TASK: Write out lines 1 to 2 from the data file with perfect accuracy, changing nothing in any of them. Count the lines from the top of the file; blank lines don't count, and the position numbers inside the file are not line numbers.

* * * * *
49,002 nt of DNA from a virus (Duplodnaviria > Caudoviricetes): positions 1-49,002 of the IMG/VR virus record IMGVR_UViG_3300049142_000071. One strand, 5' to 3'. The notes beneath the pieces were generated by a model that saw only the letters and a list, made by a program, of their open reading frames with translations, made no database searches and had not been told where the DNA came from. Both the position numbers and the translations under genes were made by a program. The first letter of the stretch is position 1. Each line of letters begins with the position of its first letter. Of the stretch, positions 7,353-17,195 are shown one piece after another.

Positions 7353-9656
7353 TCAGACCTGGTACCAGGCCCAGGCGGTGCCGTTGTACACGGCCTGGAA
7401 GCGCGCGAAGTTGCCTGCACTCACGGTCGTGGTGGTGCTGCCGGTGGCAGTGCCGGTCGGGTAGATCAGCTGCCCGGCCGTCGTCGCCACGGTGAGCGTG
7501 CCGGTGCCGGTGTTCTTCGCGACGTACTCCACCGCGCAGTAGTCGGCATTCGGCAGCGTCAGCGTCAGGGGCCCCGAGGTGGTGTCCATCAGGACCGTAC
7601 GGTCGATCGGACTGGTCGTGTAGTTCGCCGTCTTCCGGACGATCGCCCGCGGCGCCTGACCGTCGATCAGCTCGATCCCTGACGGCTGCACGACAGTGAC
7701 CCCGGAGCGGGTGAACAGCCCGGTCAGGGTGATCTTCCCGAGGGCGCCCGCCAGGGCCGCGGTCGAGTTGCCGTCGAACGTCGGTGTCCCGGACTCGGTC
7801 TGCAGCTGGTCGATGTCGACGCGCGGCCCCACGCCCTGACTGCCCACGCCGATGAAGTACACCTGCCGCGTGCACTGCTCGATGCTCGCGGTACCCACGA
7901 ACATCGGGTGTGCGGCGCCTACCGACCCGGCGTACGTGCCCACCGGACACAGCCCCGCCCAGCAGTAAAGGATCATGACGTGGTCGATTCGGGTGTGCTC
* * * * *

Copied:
49,002 nt of DNA from a virus (Duplodnaviria > Caudoviricetes): positions 1-49,002 of the IMG/VR virus record IMGVR_UViG_3300049142_000071. One strand, 5' to 3'. The notes beneath the pieces were generated by a model that saw only the letters and a list, made by a program, of their open reading frames with translations, made no database searches and had not been told where the DNA came from. Both the position numbers and the translations under genes were made by a program. The first letter of the stretch is position 1. Each line of letters begins with the position of its first letter. Of the stretch, positions 7,353-17,195 are shown one piece after another.

Positions 7353-9656